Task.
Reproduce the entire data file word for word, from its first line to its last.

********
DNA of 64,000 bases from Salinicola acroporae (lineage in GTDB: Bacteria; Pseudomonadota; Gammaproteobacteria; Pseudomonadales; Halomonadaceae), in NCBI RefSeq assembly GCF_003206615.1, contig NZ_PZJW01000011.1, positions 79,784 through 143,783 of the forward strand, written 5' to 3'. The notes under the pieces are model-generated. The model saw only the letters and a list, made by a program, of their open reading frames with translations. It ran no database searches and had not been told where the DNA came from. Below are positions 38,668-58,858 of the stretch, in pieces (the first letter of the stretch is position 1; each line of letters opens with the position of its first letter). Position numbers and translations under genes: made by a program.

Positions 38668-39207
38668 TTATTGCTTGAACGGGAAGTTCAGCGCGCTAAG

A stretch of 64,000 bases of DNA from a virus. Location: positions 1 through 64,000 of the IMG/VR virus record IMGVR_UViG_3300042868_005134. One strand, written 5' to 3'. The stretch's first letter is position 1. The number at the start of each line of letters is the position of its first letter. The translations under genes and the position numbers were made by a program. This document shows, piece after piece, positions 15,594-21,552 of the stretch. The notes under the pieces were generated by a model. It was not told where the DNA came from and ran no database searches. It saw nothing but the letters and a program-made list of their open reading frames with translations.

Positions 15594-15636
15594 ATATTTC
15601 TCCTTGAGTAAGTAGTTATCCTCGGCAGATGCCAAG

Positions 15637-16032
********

DNA of 64,000 bases from Salinicola acroporae (lineage in GTDB: Bacteria; Pseudomonadota; Gammaproteobacteria; Pseudomonadales; Halomonadaceae), in NCBI RefSeq assembly GCF_003206615.1, contig NZ_PZJW01000011.1, positions 79,784 through 143,783 of the forward strand, written 5' to 3'. The notes under the pieces are model-generated. The model saw only the letters and a list, made by a program, of their open reading frames with translations. It ran no database searches and had not been told where the DNA came from. Below are positions 38,668-58,858 of the stretch, in pieces (the first letter of the stretch is position 1; each line of letters opens with the position of its first letter). Position numbers and translations under genes: made by a program.

Positions 38668-39207
38668 TTATTGCTTGAACGGGAAGTTCAGCGCGCTAAG

A stretch of 64,000 bases of DNA from a virus. Location: positions 1 through 64,000 of the IMG/VR virus record IMGVR_UViG_3300042868_005134. One strand, written 5' to 3'. The stretch's first letter is position 1. The number at the start of each line of letters is the position of its first letter. The translations under genes and the position numbers were made by a program. This document shows, piece after piece, positions 15,594-21,552 of the stretch. The notes under the pieces were generated by a model. It was not told where the DNA came from and ran no database searches. It saw nothing but the letters and a program-made list of their open reading frames with translations.

Positions 15594-15636
15594 ATATTTC
15601 TCCTTGAGTAAGTAGTTATCCTCGGCAGATGCCAAG

Positions 15637-16032